Cruising into Cherbourg

We glided into Cherbourg at 5.30am, my BF snoring away in bed, and me excitedly hovering on the balcony. We were on the biggest cruise ship in the world, but it was silent as it came into port. The maritime police and pilot boats which sailed alongside made far much more noise!

It was a beautiful fresh morning and the dock was lined with people who had come to see the ship in, which was lovely! I went back to bed after my rare bout of wakedness at 5am, but awoke again to a sunny morning. After a good breakfast we debarked the ship to see the sights and sounds of Cherbourg. Continue reading


Cruising on Harmony of the Seas! (Biggest cruise ship in the World)

I have never been on a cruise before, so what better way to start than with the biggest ship in the world, right? 🙂  The Harmony of the Seas is a brand new ship; the newest boat in the Royal Caribbean fleet. It is also the biggest ship in the world. So how does it check out?

Central Park

The ship itself was massive; it was lovely to stroll around Central Park, which has hundreds of trees and thousands of plants. We even saw small birds in the park while the ship was at sea (!). But if that’s too outdoorsy for you, why not try an indoor promenade with bars, restaurants and shops? It is very easy to forget you are on a ship altogether! Continue reading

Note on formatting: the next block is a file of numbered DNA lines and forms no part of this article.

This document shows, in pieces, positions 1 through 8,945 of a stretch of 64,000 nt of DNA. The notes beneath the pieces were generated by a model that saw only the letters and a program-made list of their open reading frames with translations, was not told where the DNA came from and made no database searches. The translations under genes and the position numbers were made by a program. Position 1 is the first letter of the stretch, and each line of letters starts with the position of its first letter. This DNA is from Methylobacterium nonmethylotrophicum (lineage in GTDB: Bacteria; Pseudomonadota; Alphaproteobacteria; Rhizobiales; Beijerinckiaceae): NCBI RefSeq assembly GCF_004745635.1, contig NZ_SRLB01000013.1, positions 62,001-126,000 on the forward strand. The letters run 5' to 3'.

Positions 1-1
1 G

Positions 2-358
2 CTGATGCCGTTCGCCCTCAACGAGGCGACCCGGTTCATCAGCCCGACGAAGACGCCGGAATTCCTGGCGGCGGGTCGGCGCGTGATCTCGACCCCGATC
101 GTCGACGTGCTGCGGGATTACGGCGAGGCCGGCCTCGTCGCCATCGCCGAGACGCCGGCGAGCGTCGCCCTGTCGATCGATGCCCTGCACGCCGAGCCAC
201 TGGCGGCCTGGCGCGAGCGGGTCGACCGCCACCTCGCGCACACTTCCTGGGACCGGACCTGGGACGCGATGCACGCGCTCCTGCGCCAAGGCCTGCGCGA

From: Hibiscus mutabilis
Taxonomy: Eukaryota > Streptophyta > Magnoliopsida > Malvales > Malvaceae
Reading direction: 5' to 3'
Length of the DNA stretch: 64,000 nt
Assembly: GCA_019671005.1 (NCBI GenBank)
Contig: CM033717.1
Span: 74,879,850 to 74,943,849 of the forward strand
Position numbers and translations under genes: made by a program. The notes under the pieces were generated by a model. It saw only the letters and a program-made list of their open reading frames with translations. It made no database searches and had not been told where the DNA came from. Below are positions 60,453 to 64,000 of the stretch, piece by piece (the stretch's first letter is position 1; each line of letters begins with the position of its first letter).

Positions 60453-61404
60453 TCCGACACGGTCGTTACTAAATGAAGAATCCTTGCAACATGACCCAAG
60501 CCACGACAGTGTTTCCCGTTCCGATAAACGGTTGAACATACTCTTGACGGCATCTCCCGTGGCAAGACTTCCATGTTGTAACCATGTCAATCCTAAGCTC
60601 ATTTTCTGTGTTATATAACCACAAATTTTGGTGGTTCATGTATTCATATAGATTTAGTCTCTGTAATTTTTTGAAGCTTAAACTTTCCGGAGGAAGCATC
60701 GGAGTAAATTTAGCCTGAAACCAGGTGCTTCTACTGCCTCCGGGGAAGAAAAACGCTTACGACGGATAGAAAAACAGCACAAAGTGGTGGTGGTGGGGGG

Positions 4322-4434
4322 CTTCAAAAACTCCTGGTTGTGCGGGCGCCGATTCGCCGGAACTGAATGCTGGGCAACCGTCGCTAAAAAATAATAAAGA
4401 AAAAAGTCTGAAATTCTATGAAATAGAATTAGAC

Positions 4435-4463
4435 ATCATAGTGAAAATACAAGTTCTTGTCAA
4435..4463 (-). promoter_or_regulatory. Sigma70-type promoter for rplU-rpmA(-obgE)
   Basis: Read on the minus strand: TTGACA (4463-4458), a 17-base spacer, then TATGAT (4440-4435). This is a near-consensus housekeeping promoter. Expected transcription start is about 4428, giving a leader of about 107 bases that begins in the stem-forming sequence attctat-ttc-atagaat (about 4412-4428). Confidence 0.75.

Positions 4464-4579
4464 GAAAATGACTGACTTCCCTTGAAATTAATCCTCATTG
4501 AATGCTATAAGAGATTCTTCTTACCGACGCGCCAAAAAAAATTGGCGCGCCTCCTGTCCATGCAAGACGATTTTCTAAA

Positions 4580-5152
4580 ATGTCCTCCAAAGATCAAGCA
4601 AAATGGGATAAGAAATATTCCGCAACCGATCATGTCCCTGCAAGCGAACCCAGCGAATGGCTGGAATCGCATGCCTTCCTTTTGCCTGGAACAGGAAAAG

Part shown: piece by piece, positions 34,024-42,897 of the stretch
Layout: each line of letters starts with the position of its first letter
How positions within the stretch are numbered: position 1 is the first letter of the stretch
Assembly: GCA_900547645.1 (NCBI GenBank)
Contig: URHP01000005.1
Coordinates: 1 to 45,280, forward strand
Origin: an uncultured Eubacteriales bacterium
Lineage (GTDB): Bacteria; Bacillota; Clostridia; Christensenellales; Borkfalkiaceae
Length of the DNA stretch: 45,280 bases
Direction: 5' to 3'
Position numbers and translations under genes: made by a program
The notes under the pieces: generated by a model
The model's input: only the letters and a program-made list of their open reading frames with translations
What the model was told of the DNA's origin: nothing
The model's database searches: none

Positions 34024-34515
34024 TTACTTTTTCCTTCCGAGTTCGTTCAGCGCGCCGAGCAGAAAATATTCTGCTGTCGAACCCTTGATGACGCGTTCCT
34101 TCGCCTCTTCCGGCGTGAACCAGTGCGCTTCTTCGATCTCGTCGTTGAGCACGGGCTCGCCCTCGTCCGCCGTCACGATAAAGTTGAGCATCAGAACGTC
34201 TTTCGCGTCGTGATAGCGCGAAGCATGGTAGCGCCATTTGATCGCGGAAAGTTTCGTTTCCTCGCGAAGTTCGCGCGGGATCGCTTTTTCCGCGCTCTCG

Flamingos in France! (and another toilet lock-in!)

Who knew that Flamingos live in France?! I was flabbergasted when I read about it, and couldn’t wait to go and see for myself. And so for this mission I headed to the south coast of France.

Church in PalavasPalavas Les Flots is a small town on the south coast of France, about 12km south of Montpellier. This turned out to be a charming little place, and the sun-baked yellow houses gave it a Spanish feel. Continue reading

A Maze in Montpellier’s Old Town

When we arrived in Montpellier, the first thing that struck me was the demographics of the population… I couldn’t see anyone above the age of about 20. A student we met on the bus explained that it was a University town. On a Friday night the streets were full of life… students having a beer and just hanging out (but in a nice way, not in a vomit-in-the-street way).

Arc de Triomphe, MontpellierMy favourite part of Montpellier was the old town… small medieval alleys like a maze to get lost in. Every turn revealed another picture perfect courtyard, with a little church or lively cafe, coloured lights strung overhead. Continue reading

La Clusaz : drinking hot chocolate and watching snow fall

My boyfriend wanted to visit a ski resort outside Geneva, and I put a pin in a map and found La Clusaz, which is near to Annecy, France. And what a find! This is a little gem of a place; a small village with the “rustic charm” and “alpine feel” touted by holiday brochures. It really is beautiful though, with a small church and chalets all around – none of those concrete monstrosities you see in some ski resorts.